By Cynthia Richie Terrell on October 31, 2016
In order to address the complex and interdependent issues that exist in our world today, people across the gender spectrum must work in partnership for collective impact and systemic change. To facilitate and support this, It’s Time Network is building a national network of individuals and organizations across sectors that engage, support, and elevate women and girls, so we can work collectively to evolve democracy, build fair economies, and regenerate the Earth.
It’s Time Network affiliates with innovative, independent thought leaders representing a full spectrum of issues, sectors and lived experiences.
One of these leaders is Cynthia Terrell, co-founder of FairVote, a non-partisan reform nonprofit that works to make each voice count in elections at every level by way of structural electoral reforms. Since helping to found FairVote in 1992, Cynthia has been on a mission to find practical ways to advance proportional representation voting methods informed by American, candidate-centered values in order to represent the full spectrum of voters more fairly.
Starting at an early age, Cynthia became active in student government. In college, she worked on numerous candidates’ campaigns, passed ballot measures, and even won three campaigns of her own for student council president. After college she became increasingly aware of the underrepresentation of women and racial minorities in positions of political power, and the need for more meaningful and innovative discussions around the voting system. In partnership with her husband, Cynthia set out on a mission to change this, and opened the doors to their first office under the name the Center for Voting and Democracy.
In 2004, they changed the name to FairVote, embracing additional reform innovations like the national popular vote plan for presidential elections,universal voter registration and a right to vote in the Constitution. As Americans, it is our vote that elects representatives at all levels of government. FairVote believes each viewpoint must be respected, every voice must be heard and each vote be counted. To make this a reality, it’s important that we make democracy work for everyone, hearing not just the opinion of the majority, but those of the minority as well.
One of the biggest challenges these programs face is that Americans don’t entirely understand our current voting system. While a handful of other nations operate under the same system as we do, our system of democracy is far from the norm. Many believe that money, power, and success come to those who simply work hard, but that is hardly the truth for women and minorities, who face barriers to leadership that we must break down through systemic change.
Alongside the mission of Respresentation2020, Cynthia and the FairVote team are focused on moving forward, working on getting more cities and states to implement a ranked choice voting system and fair representation voting for Congress and state legislatures. With our government being impacted by historic levels of dissatisfaction among citizens and the lowest voter turnout in years, it’s their goal to strengthen democracy at every level. FairVote looks beyond the short-term actions of political parties and power-seekers, working to develop simple and practical solutions to advance the reforms that result in a more fair election and challenge the status quo as outlined in FairVote’s Monopoly Politics report.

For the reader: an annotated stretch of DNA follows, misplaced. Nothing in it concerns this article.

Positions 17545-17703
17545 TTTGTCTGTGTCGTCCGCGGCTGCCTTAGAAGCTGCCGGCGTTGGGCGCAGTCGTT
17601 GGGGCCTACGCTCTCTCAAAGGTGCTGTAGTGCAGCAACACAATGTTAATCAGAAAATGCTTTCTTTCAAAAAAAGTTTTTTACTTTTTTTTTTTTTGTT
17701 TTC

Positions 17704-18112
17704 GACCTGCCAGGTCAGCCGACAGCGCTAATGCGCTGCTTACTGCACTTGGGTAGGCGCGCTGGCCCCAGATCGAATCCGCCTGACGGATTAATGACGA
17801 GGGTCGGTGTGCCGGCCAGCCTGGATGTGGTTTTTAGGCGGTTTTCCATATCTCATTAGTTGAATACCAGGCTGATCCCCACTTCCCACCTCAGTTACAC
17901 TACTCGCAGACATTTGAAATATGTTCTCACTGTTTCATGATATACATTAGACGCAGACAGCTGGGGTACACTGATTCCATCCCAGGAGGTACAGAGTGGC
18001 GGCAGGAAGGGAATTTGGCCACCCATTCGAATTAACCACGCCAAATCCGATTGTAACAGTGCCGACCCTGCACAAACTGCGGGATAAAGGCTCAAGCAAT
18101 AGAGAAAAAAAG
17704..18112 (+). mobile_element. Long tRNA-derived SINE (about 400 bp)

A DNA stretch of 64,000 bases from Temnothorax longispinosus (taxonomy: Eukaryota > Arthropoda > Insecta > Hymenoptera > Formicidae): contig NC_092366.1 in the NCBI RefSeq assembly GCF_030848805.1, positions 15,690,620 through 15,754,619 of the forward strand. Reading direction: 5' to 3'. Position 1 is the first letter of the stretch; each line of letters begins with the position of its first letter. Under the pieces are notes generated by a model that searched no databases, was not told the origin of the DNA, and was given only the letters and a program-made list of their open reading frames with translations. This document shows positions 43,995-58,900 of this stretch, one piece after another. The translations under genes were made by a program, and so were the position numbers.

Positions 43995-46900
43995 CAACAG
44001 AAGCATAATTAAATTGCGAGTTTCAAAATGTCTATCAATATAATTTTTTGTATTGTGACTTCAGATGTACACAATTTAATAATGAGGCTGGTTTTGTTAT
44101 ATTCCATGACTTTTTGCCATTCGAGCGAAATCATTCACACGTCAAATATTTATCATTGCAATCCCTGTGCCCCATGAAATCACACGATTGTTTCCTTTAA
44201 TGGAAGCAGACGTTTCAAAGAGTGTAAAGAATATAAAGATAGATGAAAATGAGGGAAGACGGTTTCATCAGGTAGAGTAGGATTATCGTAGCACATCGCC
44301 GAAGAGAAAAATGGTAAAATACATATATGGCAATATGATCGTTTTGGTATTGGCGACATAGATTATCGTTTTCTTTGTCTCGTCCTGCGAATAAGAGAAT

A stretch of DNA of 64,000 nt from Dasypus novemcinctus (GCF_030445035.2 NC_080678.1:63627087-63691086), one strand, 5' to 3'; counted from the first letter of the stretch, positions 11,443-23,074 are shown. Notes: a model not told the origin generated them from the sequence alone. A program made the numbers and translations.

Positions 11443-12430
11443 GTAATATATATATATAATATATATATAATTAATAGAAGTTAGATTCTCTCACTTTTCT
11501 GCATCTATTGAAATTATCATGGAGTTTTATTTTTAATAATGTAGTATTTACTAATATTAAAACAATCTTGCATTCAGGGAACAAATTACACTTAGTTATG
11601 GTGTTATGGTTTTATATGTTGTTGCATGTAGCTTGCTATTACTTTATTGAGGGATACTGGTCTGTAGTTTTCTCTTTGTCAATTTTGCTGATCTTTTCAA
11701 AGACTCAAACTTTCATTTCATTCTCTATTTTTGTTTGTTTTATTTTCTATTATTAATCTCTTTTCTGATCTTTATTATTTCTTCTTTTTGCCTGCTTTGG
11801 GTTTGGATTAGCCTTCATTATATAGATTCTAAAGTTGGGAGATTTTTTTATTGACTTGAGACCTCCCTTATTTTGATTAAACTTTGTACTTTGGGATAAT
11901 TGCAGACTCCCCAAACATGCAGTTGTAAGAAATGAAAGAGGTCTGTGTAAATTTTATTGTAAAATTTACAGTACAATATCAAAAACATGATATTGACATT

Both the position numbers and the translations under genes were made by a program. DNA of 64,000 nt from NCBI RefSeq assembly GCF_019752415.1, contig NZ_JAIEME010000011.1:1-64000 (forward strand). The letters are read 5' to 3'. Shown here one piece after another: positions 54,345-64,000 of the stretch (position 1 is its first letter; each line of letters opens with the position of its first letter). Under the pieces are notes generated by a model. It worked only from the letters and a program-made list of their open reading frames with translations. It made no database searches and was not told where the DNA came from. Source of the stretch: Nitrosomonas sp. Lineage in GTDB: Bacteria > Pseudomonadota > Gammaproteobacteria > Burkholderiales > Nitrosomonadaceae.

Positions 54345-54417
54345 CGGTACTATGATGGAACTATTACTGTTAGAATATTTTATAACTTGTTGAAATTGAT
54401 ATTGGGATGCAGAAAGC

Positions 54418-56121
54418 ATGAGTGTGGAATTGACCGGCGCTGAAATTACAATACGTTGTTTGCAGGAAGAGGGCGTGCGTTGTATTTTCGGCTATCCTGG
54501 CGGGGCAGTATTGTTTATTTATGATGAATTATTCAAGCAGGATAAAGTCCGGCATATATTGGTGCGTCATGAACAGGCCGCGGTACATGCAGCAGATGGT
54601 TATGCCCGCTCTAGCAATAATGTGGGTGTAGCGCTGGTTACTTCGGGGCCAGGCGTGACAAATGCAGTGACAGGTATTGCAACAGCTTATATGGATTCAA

By empowering every citizen to have a voice, they bring power back to the vote, and make democracy work better for all. Here are some major advancements happening right now:
Ranked Choice Voting For All:Ranked choice voting, gives voters the opportunity to rank as many candidates as they want in order of choice, rather than having to vote for just one candidate among two main party options. San Francisco was the first city to switch to ranked choice voting, adopting the system to elect all city officials by a charter amendment in 2002 and holding its first ranked choice voting elections in 2004. Currently, ranked choice voting has been implemented in four Bay Area cities in California. Voters in Berkeley, Oakland, San Francisco and San Leandro were able to elect leaders in a high turnout presidential election instead of having to rely on either low turnout runoffs in December or low turnout primaries in June. Studies have confirmed that ranked choice voting elects more women and people of color, while also increasing civility and reducing the impact of money on campaigns, as candidates have an incentive to get second and third choice votes from their opponents supporters. With the hope of adding more to the list of participating cities, FairVote tracks bills in state legislatures that move innovations forward. Check out these lists to see if there’s pending reform legislation in your state.
Maine Taking The Reigns: While Maine has a long history of independent thinkers in local, state, and national offices, the state also has a large number of independent voters that have elected governors, U.S. Senators, and state legislators from a variety of parties. Though ranked choice voting was introduced to Maine voters in Portland in 2011, the Committee for Ranked Choice Voting, a citizen-led grassroots organization, is now pioneering efforts to promote majority winners in statewide elections through a statewide measure for ranked choice voting that is on the ballot this November. Check out the video describing the benefits of ranked choice voting in Maine.